9.  Sweet Pea (Lathyrus Odoratus)

For a scented posy that keeps fresh for 4-5 days, try an Amethyst Sweet Pea mix.  The old fashioned, sweet smelling climber will produce purple flowers, reaching 1.8m on a climbing support.  Sow in April and cut from July through to September.


Sweet Pea


10.  Love-in-a-mist (Nigella Damascena) 

The Persian Jewels mix will give you a selection of blues and white flowers, which will keep the bees happy in the garden, and will stay fresh for around 6 days when cut.  Sow in March or April, and they’ll be ready to cut from July to September.


Love In a Mist


11.  Scabious (Scabiosa Caucasica

Try ‘Perfecta Blue’ for perfect blue pincushion flowers that flourish in full sun. These flowers will make a delightful addition to your indoor arrangement that will stay fresh for 7-10 days. Sow from March to May, and cut from June to October.




12.  Straw Flower (Helichrysum Bracteatum

Straw flowers are perfect for flower arrangements, and the ‘Salmon Rose’ variety will give you a peachy flower to add a splash of colour and texture to any display, and this bloom can be dried for a more permanent display. Sow from March to May, and cut from July to October.




13.  Snap Dragon (Antirrhinum Majus)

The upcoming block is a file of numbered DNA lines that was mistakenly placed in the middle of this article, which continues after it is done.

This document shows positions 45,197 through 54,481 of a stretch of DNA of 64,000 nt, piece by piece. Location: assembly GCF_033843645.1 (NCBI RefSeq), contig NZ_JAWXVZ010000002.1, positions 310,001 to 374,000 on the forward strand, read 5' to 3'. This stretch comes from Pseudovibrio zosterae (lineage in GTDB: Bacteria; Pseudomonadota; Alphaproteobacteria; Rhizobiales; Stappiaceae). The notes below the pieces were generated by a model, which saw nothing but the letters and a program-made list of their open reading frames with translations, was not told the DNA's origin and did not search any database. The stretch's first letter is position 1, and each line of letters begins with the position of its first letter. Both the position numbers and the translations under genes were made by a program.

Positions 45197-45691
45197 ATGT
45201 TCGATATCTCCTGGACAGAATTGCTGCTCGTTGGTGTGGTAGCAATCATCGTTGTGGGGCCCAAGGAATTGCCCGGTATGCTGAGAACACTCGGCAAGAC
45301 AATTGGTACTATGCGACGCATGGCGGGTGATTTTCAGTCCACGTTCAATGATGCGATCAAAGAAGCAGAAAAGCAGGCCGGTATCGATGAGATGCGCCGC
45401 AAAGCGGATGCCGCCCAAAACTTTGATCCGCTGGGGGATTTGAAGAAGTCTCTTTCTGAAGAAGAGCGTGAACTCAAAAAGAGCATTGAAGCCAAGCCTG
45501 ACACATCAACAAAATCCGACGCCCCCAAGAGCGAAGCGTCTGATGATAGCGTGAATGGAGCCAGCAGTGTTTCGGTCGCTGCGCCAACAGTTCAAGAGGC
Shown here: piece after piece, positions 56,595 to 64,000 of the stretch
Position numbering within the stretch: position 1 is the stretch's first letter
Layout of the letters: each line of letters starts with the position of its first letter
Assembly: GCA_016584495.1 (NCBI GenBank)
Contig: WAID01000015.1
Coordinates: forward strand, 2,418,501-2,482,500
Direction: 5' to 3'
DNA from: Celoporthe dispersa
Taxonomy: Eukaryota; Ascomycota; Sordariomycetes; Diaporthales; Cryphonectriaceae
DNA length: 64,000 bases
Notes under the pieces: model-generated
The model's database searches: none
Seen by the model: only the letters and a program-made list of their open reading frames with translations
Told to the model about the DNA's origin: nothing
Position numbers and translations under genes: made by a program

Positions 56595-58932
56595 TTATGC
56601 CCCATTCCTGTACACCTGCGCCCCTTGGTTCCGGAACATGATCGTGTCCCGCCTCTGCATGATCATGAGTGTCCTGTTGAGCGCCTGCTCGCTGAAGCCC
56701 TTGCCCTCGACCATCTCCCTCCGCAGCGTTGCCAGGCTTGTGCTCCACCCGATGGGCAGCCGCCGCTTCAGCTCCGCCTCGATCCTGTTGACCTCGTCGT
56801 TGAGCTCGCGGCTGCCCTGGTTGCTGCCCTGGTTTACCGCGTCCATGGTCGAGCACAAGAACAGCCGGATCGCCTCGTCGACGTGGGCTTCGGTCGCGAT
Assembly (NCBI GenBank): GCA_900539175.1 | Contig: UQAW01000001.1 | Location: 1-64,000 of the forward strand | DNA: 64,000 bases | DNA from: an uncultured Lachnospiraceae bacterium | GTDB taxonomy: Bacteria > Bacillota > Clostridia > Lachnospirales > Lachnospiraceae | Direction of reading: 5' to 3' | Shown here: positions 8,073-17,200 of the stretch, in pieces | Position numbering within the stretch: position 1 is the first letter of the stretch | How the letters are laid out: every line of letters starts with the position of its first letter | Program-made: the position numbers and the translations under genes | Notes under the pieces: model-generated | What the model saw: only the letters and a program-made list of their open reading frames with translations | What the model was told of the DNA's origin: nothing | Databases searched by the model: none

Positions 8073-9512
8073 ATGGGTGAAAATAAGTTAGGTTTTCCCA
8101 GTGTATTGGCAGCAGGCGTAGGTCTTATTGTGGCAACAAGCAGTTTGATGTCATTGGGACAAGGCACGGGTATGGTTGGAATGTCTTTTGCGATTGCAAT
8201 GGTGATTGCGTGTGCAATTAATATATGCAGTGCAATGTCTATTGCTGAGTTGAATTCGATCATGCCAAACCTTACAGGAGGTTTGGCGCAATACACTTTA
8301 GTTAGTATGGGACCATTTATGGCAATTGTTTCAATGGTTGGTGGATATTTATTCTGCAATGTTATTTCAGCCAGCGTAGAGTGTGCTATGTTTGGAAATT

Snapdragons are easy to grow and come in a variety of colours and a range of heights. They are highly scented and will draw in the bees. Sow in March and you’ll have cut flowers from June to August, which will keep fresh for 5-7 days.


Flowers Mixed


14.  Mini Sun Flower (Helianthus Annuus) 

The ‘Micro Sun' comes in classic sunflower colours and grows to 60cm high. As the name suggests, it loves a sunny position and if you sow your seeds in March, you’ll have stunning sunflowers to cut from June to October. They’ll keep fresh for 8-10 days.




15.  Corncockle (Agrostemma Githago) 

This pinky-purple flower is a pretty wildflower which will elevate any flower arrangement, indoors and out, but take note - this plant is harmful if eaten. Sow these seeds from March to May and you'll have cut flowers from July through to August which will stay fresh for around 6 days.  




A bit about Francis

"Hi, I'm Francis. My first memories of gardening take me back to my early years growing up in a Norfolk village where my father had a decent veg plot. From both parents I inherited a love for growing plants and a lifelong fascination in the natural world. My botany/zoology degree provided me with a foundation from which I have enjoyed a rich and varied career in nature conservation, teaching, occupational therapy and most recently, coordinating Guernsey's Asian hornet control programme. I've been keeping bees for 30 years thanks to my old science teacher who set me up with my first hive of honeybees – but that is another story!

I have a passion for wildlife gardening and am very pleased to talk about our wild bees with The List, and to share some of the things that bring joy into my life."



Has Francis convinced you that you need more flowers in your life? Check out 10 Simple Things To Do To Help Bees in Guernsey for his recommendations on ways we can step to give bees a helping hand this summer.